Three years after a massive earthquake ravaged Haiti, President Michel Martelly said Saturday his country was slowly rebuilding, despite the ongoing day-to-day misery of many survivors.
An estimated 250,000 people were killed in the January 12, 2010 disaster. Hundreds of thousands are still living rough in squalid makeshift camps, and they now face rampant crime, a cholera outbreak and the occasional hurricane.
"I bow in memory of the victims. I can still hear the cries of pain from families who lost loved ones, but dry your tears," a visibly moved Martelly said on the grounds of the presidential palace, which collapsed in the quake.
"Despite all the suffering, Haiti is recovering."
Former US president Bill Clinton was among officials and diplomats attending the somber memorial ceremony in the capital Port-au-Prince, at which a police siren rang out in honor of the dead.
While the presidential palace has been reduced to a heap of stone and metal, "the flag remains aloft and proud," Martelly said, vowing to rebuild his impoverished Caribbean country from the ground up.
The president later laid a wreath at a mass grave north of Port-au-Prince where the remains of tens of thousands of people are buried.
Residents of the capital flocked to the city's churches, singing mournful hymns in memory of lost loved ones.
The rebuilding process has been slow in Haiti, already one of the world's poorest countries when disaster struck three years ago.
Beyond the presidential palace, several other ministries remain in ruins and unusable. The parliament has been razed and Port-au-Prince's cathedral reduced to rubble. Other churches and schools were destroyed.
In tough comments to journalists on the eve of the anniversary, Martelly said he was "not satisfied" with progress, and urged foreign donors to have more faith in his administration to lead reconstruction efforts.
"Where has the money given to Haiti after the earthquake gone?" he asked, charging that only a third of the international aid recorded so far was actually handed over to the Haitian government, and urging an overhaul.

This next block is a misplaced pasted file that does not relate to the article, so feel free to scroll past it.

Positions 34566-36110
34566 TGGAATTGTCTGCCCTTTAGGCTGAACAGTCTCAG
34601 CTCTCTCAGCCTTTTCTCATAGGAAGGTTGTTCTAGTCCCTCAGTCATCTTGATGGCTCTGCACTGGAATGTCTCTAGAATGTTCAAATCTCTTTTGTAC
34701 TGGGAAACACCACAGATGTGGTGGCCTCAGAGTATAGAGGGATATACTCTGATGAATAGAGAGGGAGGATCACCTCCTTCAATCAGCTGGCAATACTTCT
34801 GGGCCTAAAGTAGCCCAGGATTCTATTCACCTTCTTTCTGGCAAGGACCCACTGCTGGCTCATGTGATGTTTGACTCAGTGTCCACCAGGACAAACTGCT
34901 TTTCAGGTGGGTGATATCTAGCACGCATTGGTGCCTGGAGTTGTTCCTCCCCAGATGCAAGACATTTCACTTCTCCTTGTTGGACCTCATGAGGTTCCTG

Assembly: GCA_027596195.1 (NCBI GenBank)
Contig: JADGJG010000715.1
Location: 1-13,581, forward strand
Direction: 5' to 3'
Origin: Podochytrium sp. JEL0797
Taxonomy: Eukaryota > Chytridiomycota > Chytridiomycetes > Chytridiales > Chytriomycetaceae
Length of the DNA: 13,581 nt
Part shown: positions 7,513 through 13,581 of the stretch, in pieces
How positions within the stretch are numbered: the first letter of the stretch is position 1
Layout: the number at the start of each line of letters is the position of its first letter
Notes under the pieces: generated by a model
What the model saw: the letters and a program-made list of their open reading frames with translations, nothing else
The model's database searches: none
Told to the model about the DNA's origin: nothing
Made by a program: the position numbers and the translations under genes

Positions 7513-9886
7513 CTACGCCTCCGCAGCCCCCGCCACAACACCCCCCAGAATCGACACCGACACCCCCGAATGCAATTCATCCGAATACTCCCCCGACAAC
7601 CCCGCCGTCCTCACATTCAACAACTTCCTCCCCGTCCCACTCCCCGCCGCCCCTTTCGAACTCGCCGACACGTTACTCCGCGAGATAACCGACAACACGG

"Most of the aid was used by non-governmental organizations for emergency operations, not for the reconstruction of Haiti.
"Let's look this square in the eye so we can implement a better system that yields results."
The European Union pledged another $40.7 million in help, with aid commissioner Kristalina Georgieva saying the bloc is "committed to helping Haitians in need and the country with its reconstruction."
In the past two years, hundreds of housing units have been built, and the government has set up shop in prefabricated buildings, the best option until ministries can be rebuilt. But the reconstruction process has been slow.
"We have recorded damages of nearly $13 billion," said Martelly, who came to power in the nation of 9.8 million people a little over a year after the quake.
"My dream is to see the country turn into a sprawling construction site."
In the streets of Port-au-Prince, however, Haitians say they have waited long enough.
"If our leaders don't do something to get us out of these tents, we will take to the streets one day," said Jacky, an unemployed father of three.
Ary Adam, who is in charge of the office tasked with the reconstruction of public buildings and housing, said Haiti needs 400,000 homes to house the 1.5 million people left homeless by the quake.
But the money is not there. Adam says private investment may be a solution, but not in the short term.